Anyway. First up is Miss Pym Disposes by Josephine Tey. This is my book eight for Bev's Mount TBR 2016 challenge and my book four for her Vintage Mystery Cover Scavenger Hunt challenge, covering the category 'More than two People'. This is a vintage crime story set in the 1940s.
Well, this is yet another little gem from the pen of Josephine Tey. After reading The Franchise Affair, which I felt was more of a standalone than an Alan Grant instalment, I wondered if any of her real standalones might be worth a read. Good decision because they absolutely *are*. It seems to me that Josephine Tey was very good on describing small, insular worlds, places where things hadn't changed much in donkey's years... small towns and villages for instance and, in this case, a college of further education. (She apparently worked in a college for physical education so presumably knew what she was writing about.) She knew too that things were not always as perfect as they seemed in these places, especially when it came to them being described as having no crime or bad behaviour. It was ironic too that Miss Pym, the writer of the book on psychology, turned out not to be that good a judge of human behaviour after all. Such is life sometimes. I enjoyed this lovely little book tremendously, the world Tey created was fascinating, the interactions of the students, teachers and Miss Pym, the more gentle and less hectic days of the 1940s and just the overall atmosphere of the book. As I said, a little gem.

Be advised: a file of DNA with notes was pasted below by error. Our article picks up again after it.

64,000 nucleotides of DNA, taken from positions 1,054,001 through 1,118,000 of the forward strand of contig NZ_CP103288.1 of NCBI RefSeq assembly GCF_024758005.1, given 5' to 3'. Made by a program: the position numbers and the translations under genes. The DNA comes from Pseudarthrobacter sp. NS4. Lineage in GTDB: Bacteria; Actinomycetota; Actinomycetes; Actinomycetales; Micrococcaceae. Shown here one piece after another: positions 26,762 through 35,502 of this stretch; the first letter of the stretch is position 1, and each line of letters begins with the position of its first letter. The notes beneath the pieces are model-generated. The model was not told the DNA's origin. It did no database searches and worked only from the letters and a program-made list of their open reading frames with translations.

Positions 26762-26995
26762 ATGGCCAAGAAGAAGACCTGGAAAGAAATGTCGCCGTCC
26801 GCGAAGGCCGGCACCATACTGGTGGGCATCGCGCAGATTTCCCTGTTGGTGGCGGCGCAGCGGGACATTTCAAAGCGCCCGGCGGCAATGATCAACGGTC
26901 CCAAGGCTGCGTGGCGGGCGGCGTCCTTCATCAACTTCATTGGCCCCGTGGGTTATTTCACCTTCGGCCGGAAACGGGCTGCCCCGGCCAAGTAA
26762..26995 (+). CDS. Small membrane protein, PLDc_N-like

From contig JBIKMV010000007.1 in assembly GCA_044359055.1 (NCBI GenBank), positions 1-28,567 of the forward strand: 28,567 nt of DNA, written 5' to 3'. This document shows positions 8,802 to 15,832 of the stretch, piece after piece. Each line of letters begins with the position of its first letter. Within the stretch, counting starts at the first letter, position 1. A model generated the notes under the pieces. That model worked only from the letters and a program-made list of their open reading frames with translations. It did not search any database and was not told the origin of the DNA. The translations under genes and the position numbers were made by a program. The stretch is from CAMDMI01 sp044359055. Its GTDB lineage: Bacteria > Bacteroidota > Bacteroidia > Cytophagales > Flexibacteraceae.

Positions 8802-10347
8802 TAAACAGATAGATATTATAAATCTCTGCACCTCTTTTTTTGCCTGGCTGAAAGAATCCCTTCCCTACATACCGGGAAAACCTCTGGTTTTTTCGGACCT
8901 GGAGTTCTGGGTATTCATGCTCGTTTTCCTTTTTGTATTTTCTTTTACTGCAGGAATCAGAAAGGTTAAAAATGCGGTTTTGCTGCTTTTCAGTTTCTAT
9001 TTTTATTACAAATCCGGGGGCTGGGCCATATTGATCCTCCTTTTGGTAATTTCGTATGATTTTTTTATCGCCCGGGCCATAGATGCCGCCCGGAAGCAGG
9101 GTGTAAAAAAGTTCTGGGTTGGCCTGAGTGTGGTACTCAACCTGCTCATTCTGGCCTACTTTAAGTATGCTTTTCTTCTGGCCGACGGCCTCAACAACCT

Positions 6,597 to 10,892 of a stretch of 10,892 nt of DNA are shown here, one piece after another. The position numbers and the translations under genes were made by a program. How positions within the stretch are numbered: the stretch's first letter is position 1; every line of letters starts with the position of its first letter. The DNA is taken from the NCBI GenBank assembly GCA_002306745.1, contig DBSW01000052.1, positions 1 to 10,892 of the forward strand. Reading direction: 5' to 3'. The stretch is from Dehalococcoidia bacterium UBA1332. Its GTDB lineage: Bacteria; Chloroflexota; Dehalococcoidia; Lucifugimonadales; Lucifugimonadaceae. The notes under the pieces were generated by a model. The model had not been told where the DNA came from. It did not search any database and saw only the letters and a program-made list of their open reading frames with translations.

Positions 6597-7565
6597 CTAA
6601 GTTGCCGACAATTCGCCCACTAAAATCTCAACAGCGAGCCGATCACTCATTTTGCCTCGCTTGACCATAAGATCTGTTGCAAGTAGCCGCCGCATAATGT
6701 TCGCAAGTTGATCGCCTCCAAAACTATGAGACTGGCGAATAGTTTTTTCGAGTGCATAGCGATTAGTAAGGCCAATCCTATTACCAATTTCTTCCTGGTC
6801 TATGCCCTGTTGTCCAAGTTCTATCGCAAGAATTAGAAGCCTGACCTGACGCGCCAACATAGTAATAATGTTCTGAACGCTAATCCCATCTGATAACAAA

Lastly, Murder as a Fine Art by David Morrell. This book was recommended by my lovely friend, Pat, at Here, There and Everywhere.
What to say about this one other than, 'If you like Victorian crime stories with a Dickensian bent then this is for you'. It's a bit gory, I will say that, but it's not horribly so. David Morrell (he wrote Rambo apparently) is a very skilled writer and he brought Victorian life in all its poverty and seediness and dense fog to life for me. It's full of wonderful little history lessons about London, which might sound boring but it's really not. Why were certain streets named as they were? Well, Pall Mall is after a popular game apparently and Piccadily is something to do with someone who made lace collars. What was the connection between The British Empire and the opium trade? Well, it was all pretty murky and conniving and worth reading this book just to find out a lot more about it in my opinion. I liked the use of Emily De Quincey's diaries to enhance the story, I liked the fact that it wasn't necessary to have read Confessions of an Opium Eater in order to understand the story, as I have not (I plan to), and I liked the interactions of the two detectives, Ryan and Becker, as they go about their business on the crime ridden streets of Victorian London. All in all a stonking good read and I'm very much obliged to Deslily for finding the book and recommending it. I already have book 2, Inspector of the Dead on my library pile and can't wait to read it.